Monday Harvest – June 10th 2012

Today is a public holiday, for the Queen’s birthday no less.  I’ve always found it mildly amusing that we get a day off here, in the colonies, but they don’t in the motherland.  Shame, he he he….  Actually I used to be something of a republican but to be honest I’d don’t feel strongly enough about it these days to even call myself that.  Besides I would miss the holiday…. we could rename it Snow Day I guess, as this weekend is also the opening of the Ski Season here in Australia.  If you’ve been skiing elsewhere in the world then skiing in Australia is something of a disappointment – very short and limited runs – but if you haven’t then its fun to play in the white stuff, as long as it stays on the mountains and away from my garden that is.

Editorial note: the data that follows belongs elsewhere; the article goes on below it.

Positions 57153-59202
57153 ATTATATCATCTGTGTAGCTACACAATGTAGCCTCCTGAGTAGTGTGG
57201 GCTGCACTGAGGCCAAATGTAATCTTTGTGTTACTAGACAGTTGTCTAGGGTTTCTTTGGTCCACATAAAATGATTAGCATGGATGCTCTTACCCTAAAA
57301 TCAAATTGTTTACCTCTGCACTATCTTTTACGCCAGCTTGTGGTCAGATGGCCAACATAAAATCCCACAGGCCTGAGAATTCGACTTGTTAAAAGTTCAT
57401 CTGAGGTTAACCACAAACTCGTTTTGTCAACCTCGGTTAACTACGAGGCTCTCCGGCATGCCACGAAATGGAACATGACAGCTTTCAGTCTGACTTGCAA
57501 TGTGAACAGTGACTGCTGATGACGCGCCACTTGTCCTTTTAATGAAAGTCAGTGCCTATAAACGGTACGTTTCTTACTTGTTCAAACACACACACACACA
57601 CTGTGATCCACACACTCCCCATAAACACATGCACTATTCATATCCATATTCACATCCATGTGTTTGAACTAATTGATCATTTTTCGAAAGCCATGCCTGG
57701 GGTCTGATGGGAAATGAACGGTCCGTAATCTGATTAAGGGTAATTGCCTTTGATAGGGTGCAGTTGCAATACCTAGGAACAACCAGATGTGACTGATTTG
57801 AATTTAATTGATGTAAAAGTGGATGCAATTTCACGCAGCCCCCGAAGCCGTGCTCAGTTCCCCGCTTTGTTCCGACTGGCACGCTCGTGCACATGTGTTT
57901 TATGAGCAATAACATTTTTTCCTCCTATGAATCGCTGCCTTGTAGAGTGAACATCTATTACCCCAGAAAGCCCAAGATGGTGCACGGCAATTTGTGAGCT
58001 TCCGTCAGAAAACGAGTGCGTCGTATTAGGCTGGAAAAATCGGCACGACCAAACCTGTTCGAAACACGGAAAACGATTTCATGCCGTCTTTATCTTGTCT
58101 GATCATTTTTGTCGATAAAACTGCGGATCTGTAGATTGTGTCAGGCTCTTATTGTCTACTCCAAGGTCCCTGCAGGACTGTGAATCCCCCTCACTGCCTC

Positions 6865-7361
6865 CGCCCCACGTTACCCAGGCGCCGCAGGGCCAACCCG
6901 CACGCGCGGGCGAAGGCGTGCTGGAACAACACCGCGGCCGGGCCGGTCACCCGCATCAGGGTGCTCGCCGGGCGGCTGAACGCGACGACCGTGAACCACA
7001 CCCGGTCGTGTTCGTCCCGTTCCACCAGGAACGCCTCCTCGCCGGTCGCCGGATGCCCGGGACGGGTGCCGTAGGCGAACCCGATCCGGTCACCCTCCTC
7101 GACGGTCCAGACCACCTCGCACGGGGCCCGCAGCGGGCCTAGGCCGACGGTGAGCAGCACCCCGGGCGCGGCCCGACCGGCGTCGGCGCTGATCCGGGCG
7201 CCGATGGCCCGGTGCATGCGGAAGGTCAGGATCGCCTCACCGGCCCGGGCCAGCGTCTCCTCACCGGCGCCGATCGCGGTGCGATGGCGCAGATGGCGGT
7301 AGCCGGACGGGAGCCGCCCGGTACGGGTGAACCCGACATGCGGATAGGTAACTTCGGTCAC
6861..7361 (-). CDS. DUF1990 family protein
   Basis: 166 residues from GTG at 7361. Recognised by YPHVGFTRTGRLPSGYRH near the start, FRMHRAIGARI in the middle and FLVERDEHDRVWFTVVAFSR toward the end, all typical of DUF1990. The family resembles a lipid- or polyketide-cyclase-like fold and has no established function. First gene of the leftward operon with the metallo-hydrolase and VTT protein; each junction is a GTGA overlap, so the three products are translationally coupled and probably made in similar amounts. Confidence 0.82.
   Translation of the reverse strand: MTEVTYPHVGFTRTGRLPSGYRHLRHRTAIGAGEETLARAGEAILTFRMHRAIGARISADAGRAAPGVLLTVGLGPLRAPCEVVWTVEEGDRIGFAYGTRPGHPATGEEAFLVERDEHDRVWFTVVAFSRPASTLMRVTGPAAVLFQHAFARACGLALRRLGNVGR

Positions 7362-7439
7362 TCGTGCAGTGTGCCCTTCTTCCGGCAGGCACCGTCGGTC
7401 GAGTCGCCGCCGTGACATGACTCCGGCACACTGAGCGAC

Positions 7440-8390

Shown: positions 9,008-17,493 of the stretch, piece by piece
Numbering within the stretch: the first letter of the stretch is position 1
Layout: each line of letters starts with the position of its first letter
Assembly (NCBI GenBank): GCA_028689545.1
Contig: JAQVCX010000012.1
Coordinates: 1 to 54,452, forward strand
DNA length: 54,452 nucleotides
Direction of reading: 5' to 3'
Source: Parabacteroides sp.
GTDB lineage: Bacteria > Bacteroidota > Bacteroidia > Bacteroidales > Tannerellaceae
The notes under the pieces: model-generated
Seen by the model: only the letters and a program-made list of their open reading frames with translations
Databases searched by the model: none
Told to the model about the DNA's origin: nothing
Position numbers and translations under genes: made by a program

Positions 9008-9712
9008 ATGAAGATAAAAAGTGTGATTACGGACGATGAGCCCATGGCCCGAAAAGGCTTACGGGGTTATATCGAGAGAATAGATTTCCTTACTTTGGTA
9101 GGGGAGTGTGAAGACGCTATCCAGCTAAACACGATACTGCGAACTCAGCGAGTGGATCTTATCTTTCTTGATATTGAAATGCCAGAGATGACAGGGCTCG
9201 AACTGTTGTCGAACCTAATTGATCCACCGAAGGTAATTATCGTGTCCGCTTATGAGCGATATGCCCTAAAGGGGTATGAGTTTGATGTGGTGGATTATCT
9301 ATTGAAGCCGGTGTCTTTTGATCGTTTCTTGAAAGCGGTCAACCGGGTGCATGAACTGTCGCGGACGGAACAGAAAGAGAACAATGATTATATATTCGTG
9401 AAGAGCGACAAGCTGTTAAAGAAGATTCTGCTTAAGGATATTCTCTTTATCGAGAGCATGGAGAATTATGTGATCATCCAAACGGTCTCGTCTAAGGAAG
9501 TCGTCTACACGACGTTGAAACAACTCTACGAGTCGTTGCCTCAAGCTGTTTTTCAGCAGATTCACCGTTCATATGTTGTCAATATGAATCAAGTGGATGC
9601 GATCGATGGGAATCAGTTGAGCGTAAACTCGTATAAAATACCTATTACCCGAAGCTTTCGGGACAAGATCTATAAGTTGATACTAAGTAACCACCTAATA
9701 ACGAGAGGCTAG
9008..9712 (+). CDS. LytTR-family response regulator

Speaking of gardens, I guess I should actually tell you about this weeks harvests which have been rather fun.  Anyone who read yesterdays post will know I harvested ginger:

I also harvested turmeric:

And continuing the root theme I emptied the horseradish pot:

I used some of the horseradish in a horseradish and yoghurt dressing I made for a beetroot salad.    I also used some of the ginger and turmeric in a South Indian chicken curry I made this evening.

I did a fair bit of gardening maintenance this weekend, including finally pulling out the eggplants, which although they may have given me another eggplant or two, were casting too much shade on my brassicas.

Pictured with the eggplants are my second ever orange and some absolutely tiny raddichios.  I was hoping for much bigger heads but the outer leaves had started to rot and I was concerned the whole lot would be ruined it I didn’t pull them now.

Aside from the ever present silver beet – which I have failed to photograph this week, my most regularly harvested crop was parsley.  This week I used it in stock, salads, pasta sauce and a pie.

Fruitwise there were more tamarillos: